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Michael A. Piliavin
Germanate Glasses: Structure, Spectroscopy, and Properties
Publisher Artech House Boston, London 1993
Germanium Dioxide (GeO2) containing glasses have become important materials in the telecommunications and optics industries. Attempts to improve the transmission loss in optical fibers brought about the use of Germanium Dioxide to make better optical fibers. Germanate Oxyfluoride Systems were first considered because they show less light scattering than pure GeO2 glass. Glass forming GeO2 has a higher linear coefficient of thermal expansion (75x10-7/oC) than either glass forming silica or boron anhydride. High coefficient of thermal expansion has a great importance in industrial application where high vacuum seals with brass or copper are required.
Glasses in the ternary system possess a high linear coefficient of thermal expansion: (118- 160) x10-7/oC. This glasses weld to metal (copper or brass) at relatively low temperatures, 530- 640Oc. Multi-component Germanate compositions can produce glasses that possess a high refractive index gradient, making possible the creation of elements that are able to focus optical beams. Compared to Silicate and Borate systems, in Germanate systems, higher refractive indices (1.80 or more) can be obtained for considerably smaller concentrations of the heavy elements oxides (PbO, Bi2O3, Nb2O5, Ta2O5, TiO2). For refractive indices in the range of nD= 1.60- 1.65, these oxides are not even required. Glass forming GeO2 has unusually high Brewster coefficient, B= 7.5, which is approximately 2- 5 times higher than that found in other industrial glasses.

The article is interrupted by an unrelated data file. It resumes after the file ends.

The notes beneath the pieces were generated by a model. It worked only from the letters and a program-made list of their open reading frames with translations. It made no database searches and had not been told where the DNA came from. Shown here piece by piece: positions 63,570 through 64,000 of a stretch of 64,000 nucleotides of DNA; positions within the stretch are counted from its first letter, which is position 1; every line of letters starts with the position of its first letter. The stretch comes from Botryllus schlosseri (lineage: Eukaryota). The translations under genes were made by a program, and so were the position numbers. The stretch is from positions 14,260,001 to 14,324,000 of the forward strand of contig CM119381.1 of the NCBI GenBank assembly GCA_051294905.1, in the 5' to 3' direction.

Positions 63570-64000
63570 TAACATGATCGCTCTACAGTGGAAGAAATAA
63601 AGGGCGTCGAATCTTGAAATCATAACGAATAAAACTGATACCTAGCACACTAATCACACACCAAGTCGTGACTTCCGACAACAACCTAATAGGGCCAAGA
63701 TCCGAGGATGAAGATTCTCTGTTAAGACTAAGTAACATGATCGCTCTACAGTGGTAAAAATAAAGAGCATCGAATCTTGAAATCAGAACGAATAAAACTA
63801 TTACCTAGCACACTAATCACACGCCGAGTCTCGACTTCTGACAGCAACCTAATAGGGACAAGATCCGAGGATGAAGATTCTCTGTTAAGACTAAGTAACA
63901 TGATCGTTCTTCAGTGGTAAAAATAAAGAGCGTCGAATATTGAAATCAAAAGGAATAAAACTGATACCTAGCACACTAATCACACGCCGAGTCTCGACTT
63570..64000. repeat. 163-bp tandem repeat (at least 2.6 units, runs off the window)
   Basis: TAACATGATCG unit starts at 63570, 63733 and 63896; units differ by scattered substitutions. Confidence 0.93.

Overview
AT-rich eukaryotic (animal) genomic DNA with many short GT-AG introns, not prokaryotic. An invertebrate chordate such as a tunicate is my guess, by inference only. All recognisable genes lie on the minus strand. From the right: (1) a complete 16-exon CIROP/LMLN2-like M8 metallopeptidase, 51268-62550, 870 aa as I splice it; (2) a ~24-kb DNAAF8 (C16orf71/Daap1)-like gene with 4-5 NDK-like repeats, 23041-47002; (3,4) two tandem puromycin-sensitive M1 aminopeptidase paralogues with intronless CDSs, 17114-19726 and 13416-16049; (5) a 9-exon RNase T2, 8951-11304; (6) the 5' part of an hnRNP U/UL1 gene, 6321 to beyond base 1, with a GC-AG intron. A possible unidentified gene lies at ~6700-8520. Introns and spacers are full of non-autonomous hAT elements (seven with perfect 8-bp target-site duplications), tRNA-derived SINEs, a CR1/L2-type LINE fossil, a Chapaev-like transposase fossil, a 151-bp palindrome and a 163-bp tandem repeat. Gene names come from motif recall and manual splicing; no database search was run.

Glass forming Germanium dioxide is optically transparent over the wide spectral range from 280- 5000nm. It is noted that good optical quality and spectral luminescence of Germanate glasses, along with the generation characteristics, make them effective material for the construction of lasers.
Below is some data for ternary Lead- Bismuth- Germanate Glasses and a data for Fluorine containing Germanate glasses:
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